This is a matter of concern for Russia, understandably so, given that these plans constitute a threat to our own nuclear arsenal. Do you know where the danger of implementing such plans lies? If one side is under the illusion that it is protected from the risk of counter-strikes, the potential for aggressive action increases, and this could lead to serious conflict. I am saying this in general, not with any personal motives or designs.

Since the Second World War, peace in the world has been maintained through the strategic balance of forces. Upsetting this balance threatens international peace. As soon as we heard that two systems - a radar station in the Czech Republic and interceptor missiles in Poland - were to be deployed close to our borders, our military experts began calculating the consequences for our country. We are convinced that this would negatively affect Russia's security and that of our citizens, and this forces us to think about steps we can take in response.

I stress this point that this is not a Russian initiative; these are counter-measures. What kind of counter-measures could we take? The prime concern, of course, is to neutralise the threats that arise for Russia, and this is why I say that yes, it seems we will have to target our missiles at these facilities. Such a step should not be seen as a surprise. It would be better not to provoke Russia into taking such action in the first place.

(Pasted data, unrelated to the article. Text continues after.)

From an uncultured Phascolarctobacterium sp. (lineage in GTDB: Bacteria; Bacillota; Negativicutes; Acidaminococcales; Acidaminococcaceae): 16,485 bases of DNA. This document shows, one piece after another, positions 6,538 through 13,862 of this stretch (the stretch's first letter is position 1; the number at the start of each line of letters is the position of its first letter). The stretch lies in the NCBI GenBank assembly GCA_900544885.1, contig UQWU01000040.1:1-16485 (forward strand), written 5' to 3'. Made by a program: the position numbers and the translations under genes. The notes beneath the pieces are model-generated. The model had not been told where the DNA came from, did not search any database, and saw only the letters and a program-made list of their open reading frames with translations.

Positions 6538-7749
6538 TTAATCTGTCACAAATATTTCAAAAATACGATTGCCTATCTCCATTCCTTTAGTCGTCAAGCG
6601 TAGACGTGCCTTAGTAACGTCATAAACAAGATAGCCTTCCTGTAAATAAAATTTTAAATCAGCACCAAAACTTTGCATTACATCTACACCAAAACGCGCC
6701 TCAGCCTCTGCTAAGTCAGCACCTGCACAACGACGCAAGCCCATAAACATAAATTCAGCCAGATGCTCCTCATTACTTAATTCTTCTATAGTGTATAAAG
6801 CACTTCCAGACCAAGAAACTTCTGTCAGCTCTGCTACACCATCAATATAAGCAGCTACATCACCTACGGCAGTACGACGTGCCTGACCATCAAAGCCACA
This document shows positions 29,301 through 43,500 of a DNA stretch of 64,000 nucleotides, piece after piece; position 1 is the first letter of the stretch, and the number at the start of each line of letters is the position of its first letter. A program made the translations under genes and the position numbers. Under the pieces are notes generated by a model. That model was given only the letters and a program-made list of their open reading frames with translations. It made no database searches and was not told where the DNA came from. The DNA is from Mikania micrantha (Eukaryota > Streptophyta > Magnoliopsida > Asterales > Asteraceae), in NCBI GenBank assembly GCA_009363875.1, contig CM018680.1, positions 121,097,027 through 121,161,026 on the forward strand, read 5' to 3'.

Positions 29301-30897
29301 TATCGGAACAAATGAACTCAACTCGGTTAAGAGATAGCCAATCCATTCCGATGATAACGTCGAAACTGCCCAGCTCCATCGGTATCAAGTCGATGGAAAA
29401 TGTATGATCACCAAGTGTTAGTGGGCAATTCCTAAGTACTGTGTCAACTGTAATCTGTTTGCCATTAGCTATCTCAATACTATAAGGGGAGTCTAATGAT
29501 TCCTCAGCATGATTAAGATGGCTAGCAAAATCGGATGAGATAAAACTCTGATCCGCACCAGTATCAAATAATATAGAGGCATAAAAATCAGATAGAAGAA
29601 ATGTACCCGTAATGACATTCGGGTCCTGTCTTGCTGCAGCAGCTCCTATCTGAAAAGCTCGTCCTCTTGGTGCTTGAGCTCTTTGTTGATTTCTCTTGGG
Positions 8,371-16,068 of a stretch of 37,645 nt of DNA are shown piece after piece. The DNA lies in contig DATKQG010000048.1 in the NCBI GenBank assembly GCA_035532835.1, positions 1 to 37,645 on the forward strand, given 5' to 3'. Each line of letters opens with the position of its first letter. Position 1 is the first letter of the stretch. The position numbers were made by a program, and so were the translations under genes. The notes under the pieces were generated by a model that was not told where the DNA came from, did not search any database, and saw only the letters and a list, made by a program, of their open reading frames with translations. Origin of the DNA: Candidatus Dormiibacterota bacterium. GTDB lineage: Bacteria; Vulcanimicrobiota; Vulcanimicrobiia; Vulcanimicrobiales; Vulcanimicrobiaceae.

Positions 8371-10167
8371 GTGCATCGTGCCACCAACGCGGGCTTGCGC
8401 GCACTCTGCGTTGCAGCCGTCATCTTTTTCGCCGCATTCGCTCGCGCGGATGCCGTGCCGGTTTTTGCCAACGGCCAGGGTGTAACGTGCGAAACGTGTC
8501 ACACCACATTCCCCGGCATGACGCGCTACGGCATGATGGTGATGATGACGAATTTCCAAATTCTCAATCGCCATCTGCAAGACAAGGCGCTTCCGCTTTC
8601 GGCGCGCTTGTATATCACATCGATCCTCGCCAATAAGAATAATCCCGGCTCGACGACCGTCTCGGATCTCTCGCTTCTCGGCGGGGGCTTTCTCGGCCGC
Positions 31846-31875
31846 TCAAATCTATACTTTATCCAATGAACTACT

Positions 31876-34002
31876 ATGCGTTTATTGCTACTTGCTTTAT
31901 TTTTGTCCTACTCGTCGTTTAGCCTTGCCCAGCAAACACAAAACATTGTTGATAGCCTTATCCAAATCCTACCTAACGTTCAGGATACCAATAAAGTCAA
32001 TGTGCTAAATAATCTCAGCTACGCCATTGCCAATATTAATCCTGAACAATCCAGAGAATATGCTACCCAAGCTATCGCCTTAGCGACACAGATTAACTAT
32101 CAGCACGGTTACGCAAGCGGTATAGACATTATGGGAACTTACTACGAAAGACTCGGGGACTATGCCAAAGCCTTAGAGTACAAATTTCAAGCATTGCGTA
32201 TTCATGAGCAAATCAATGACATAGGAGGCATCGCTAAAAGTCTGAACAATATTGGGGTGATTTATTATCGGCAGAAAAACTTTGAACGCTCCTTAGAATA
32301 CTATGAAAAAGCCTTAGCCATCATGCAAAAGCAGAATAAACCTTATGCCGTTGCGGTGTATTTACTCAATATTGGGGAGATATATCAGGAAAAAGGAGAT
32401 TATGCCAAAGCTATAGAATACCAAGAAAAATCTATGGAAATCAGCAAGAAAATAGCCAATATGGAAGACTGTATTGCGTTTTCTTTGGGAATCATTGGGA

But I had a very encouraging conversation yesterday with the President of the United States. What we proposed was to use the Gabala radar station, which is located in Azerbaijan and is leased by Russia. This station fully covers the entire region that causes our American friends and colleagues' suspicion. If need be, we are ready to modernise this station. We do not see the need at this point, but we are ready to undertake such work. We are ready to transmit all necessary information in real time. This would do away with the need for our American friends to deploy strike groups in outer space, which in itself would constitute a major threat to international security. It would no longer be necessary to build a new radar station in the Czech Republic and to deploy interceptors in Poland. The interceptors could be deployed in the south instead. I am just speaking hypothetically now, and talks with the relevant countries would need to take place, but the interceptors could be deployed in countries allied to the United States through NATO, in Turkey, say, or even in Iraq. What was the war for, after all? At least some advantage could be gained from it all.